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In reading Dixie’s Daughters by Karen Cox I became interested in not only the United Daughters of the Confederacy but of other Lost Cause driven organizations and their use of media to promote the Lost Cause. The Lost Cause has had more history written about it than any other aspect of the Civil War. While thinking about this, I simply used Google to see if some of the organizations are still around today and what they stand for.

If you Google the Sons of Confederate Veterans, it takes you to a website that automatically plays a message from a Confederate soldier (or so he claims) and states that too many today people today are spreading lies of reasons why the soldiers of the south went to war, states that the Confederacy went to war to fight for its future generations, and asks to help promote the heritage that southerners feel by joining the Sons of Confederate Veterans. If you are a descendant of a southern who served in the military and can prove it (the website has convenient links to help you find the proof they need), you’re in. On the about section of the webpage, you find that if you are a member, you get a subscription to the magazine Confederate Veteran and are eligible to receive scholarships and grants for post-secondary education.[1] There is a research section of the website, which can take you to the SCV’s education papers, written and published by the SCV. One such document describes African-Americans service on both sides of the war, but pays particular attention to blacks that served in the Confederacy.[2] I have added a link to the document here, so you can judge for yourself if it is self-promoting propaganda or not.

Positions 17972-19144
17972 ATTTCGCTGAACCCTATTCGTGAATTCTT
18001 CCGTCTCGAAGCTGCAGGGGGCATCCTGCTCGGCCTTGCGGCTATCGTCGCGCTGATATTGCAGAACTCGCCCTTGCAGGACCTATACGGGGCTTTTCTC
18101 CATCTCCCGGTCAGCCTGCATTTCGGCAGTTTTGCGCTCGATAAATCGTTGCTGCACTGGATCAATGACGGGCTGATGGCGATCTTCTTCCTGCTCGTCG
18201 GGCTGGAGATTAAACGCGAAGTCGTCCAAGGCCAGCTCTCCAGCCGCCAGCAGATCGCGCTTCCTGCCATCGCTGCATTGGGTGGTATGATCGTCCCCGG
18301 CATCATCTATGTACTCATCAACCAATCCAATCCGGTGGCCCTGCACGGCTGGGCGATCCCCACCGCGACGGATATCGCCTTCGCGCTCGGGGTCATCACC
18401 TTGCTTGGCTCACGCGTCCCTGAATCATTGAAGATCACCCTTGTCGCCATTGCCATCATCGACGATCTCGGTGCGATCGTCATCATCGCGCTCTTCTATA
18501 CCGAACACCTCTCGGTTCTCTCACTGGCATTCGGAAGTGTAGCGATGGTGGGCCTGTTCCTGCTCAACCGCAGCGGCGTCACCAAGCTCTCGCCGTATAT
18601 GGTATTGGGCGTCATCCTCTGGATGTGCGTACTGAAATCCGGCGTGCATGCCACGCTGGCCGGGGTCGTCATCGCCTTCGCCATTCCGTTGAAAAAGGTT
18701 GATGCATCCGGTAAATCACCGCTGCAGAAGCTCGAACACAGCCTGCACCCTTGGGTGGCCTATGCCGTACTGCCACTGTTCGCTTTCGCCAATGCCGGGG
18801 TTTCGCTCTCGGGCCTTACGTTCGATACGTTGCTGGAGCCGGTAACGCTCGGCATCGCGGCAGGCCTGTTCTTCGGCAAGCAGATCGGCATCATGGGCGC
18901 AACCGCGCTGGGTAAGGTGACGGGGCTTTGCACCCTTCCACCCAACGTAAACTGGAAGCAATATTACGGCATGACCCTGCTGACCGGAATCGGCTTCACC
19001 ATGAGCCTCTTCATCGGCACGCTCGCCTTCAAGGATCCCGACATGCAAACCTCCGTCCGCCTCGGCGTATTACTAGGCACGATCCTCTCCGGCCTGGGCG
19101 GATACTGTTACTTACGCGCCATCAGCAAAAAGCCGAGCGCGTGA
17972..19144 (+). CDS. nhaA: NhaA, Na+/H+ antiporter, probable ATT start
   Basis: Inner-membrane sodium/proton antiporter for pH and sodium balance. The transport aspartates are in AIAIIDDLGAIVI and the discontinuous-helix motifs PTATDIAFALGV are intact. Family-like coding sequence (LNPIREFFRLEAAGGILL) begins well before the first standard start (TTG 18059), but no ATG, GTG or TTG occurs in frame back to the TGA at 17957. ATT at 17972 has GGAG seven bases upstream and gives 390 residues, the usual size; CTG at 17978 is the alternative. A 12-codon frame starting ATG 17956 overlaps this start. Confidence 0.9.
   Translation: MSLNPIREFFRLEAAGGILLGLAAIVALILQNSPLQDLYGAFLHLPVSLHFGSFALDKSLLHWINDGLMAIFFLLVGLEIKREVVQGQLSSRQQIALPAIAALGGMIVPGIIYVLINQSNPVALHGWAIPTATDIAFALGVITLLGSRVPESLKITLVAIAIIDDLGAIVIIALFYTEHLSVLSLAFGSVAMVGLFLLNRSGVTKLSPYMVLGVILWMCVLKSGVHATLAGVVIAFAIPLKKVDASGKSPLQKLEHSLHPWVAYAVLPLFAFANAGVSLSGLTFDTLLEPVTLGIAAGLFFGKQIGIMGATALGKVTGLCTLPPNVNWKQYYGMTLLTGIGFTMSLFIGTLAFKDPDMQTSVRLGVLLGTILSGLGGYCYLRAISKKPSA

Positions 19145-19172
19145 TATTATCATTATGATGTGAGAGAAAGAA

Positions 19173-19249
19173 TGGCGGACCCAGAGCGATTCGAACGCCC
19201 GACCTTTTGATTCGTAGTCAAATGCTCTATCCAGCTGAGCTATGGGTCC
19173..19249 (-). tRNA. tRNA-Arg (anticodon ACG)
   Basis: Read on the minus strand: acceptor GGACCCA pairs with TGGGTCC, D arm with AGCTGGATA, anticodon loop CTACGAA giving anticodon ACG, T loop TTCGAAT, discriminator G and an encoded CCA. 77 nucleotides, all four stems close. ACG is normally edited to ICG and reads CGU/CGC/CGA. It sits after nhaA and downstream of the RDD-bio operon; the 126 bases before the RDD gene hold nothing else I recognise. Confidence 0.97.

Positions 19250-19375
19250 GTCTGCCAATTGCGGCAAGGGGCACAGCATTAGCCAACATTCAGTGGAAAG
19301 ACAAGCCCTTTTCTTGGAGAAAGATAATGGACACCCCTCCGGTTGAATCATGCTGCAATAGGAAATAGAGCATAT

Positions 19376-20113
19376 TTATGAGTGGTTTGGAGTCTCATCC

The SCV has a Facebook page, and has nearly nine thousand followers and a Twitter, which has nearly 450 followers. On the other side of the coin, if you Google the SCV’s northern counterpart, the Sons of Union Veterans of the Civil War, and it would appear that there are similarities between both the SCV and the SUVCW, they both grant scholarships. Though it would appear that this membership is not as great as that of the SCV (I was unable to locate numbers of members for both organizations) but if we are to judge off of Facebook and twitter, as we did earlier, the numbers are easy to compare. Fewer than two thousand people like their Facebook page, and they do not have a twitter page and no one is talking about the organization, unlike its southern counterpart. They also do not have as strict guidelines for becoming a member, and no perks like receiving a bi-monthly magazine.[3]

The differences of these two groups are amazing. They both set out to do the same thing, commemorate their fathers and grandfathers of the War, but it seems the SCV is still going strong, while the SUVCW has fallen off the wayside. What, if anything, does this say about the Lost Cause and its teachings about the Civil War even 150 years after the war ended?


[1] The Sons of Confederate Veterans, “What is the Sons of Confederate Veterans,” http://www.scv.org/whatis.php [accessed on June 21,2012].

[2] The Sons of Confederate Veterans Education Committee, “Black History Month:  Black Confederate Heritage,” Sons of Confederate Veterans. http://www.scv.org/documents/edpapers/blackhistory.pdf [accessed on June 21,2012].

[3] The Sons of Union Veterans of the Civil War, “Membership Eligibility and Application,” http://suvcw.org/member.htm [accessed on June 21, 2012].